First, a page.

By Brittany Lewis, MCASA Program Intern
“Young, beautiful and naughty treat. Ready now.”
“New in town. Not new to pleasing you.”
“Tell me how you like it, when and how you want it.”
These seductive messages are real quotes from the “women seeking men” section of Backpage. Backpage.com, an online classified ad service, where individuals can buy and sell a variety of items. It has also become a platform for sex trafficking. Under the “dating” column of the website, traffickers post ads for underage minors using headlines such as, “little angel seeks daddy” and “fresh young sweet simple girl.” Using these keywords as well as others notifies traffickers that the girls advertised in the ads are underage.
Authorities and individuals in several states have taken steps to stop Backpage from publishing harmful material. In 2016, California pressed criminal charges (pimping, pimping of minors, and money laundering) against two former owners and the current CEO of Backpage.com. The California Superior Court of Sacramento County dismissed the pimping charges, finding that section 230 of the federal Communications Decency Act provides immunity for internet service providers.
In an article for The Washington News Post, Yiota Souras, Senior Vice President and General Counsel at the National Center for Missing and Exploited Children (NCMEC), argues that Backpage alters and changes the context of ads, thereby going beyond simply “republishing” on its website. In September, Judge Lawrence Brown dismissed the pimping charges against the three executives, but ruled to proceed with charges of money laundering and bank fraud.
Although Backpage does report sexual misconduct involving minors to National Center for Missing and Exploited Children (NCMEC), these numbers are typically only in the hundreds. This number is relatively small considering NCMEC sent over 164,000 notifications to electronic service providers flagging websites that have images depicting child sexual abuse. That is why many nonprofit organizations such as End Child Prostitution, Child Pornography and Trafficking of Children for Sexual Purposes (ECPAT) , SAFE Coalition for Human Rights (SAFECHR) and Polaris Project have taken action by providing their own Human Trafficking prevention resources. Members of the public can take action by contacting their state and local officials to express their support for protecting survivors of human trafficking. This year at the federal level, Congress is proposing two bills to amend the Communications Decency Act. If amended, the bills would hold providers or users of interactive computer services liable for knowingly or recklessly posting material that engaged in the sex trafficking of children. In addition, you can take action by educating yourself about the signs of human trafficking, reporting suspicions of human trafficking, and advocating for change in your community.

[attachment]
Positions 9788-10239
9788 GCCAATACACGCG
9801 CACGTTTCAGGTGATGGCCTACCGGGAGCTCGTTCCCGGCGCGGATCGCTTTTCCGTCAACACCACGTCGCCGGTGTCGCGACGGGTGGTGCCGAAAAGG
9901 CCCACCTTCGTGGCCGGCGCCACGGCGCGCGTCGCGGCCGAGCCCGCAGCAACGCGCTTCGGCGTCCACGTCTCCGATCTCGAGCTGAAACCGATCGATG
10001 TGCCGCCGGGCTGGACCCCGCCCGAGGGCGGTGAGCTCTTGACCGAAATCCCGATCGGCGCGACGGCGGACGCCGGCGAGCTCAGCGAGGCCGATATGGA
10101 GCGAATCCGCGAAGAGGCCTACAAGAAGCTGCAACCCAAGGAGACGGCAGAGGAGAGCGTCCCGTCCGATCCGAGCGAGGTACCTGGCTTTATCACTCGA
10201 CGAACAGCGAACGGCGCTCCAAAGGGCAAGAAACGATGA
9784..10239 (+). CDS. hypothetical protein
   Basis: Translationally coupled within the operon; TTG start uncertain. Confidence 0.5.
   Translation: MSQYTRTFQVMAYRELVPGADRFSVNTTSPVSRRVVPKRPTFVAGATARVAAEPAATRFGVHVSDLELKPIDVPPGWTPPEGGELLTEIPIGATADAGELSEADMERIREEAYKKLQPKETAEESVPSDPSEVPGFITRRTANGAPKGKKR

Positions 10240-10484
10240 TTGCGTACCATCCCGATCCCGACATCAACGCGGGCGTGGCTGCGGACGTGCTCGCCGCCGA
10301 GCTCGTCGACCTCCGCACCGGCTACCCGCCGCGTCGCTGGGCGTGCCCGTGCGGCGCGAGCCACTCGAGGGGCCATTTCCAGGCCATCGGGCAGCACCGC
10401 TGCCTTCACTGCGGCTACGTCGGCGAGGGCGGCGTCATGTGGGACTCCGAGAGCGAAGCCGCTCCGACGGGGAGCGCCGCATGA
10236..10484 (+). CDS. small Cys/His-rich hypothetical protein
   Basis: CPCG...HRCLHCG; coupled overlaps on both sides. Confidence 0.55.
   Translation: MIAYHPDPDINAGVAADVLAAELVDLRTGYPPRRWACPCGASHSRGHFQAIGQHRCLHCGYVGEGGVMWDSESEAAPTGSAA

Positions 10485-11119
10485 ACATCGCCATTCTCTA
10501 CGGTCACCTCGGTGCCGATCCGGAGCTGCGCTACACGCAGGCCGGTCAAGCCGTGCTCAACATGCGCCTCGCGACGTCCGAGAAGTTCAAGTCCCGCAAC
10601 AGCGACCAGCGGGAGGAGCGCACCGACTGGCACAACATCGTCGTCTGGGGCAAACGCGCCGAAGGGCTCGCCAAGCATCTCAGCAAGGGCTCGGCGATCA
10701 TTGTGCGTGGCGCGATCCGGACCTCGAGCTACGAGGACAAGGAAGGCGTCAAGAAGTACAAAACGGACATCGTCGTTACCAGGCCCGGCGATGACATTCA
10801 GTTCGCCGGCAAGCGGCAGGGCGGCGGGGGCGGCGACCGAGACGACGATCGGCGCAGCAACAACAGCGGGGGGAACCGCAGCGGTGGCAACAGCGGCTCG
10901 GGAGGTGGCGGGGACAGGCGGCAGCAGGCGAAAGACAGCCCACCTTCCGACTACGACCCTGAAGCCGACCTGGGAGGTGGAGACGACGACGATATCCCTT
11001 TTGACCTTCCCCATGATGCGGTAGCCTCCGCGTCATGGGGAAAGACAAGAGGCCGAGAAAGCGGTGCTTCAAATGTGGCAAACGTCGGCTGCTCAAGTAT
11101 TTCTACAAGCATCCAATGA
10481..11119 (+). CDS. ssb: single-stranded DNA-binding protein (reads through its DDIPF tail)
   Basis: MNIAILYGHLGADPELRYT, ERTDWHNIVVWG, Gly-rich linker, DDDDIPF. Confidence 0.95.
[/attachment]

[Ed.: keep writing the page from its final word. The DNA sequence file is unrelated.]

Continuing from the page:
People of the State of California v. Carl Ferrer, Michael Lacey, & James Larkin. (2017). Retrieved from https://oag.ca.gov/system/files/attachments/press_releases/backpage%20redacted.pdf
 People of the State of California v. Carl Ferrer, Michael Lacey, & James Larkin. (2017). Retrieved from http://digitalcommons.law.scu.edu/cgi/viewcontent.cgi?article=2543&context=historical
 Cornell Law School: Legal Information Institute. 47 U.S. Code § 230 - Protection for private blocking and screening of offensive material. (2017). Retrieved from https://www.law.cornell.edu/uscode/text/47/230
 The alleged link between child trafficking and Backpage.com [Video file]. (2017, July 10). Retrieved from https://www.washingtonpost.com/video/national/the-alleged-link-between-child-trafficking-and-backpagecom/2017/07/11/706c8fe0-65c8-11e7-94ab-5b1f0ff459df_video.html?utm_term=.70d468c619b3
 National Center for Missing and Exploited Children. Key Facts. (2017). Retrieved from http://www.missingkids.com/KeyFacts
 National Center on Sexual Exploitation. (2017). Background. Retrieved from http://endsexualexploitation.org/cda.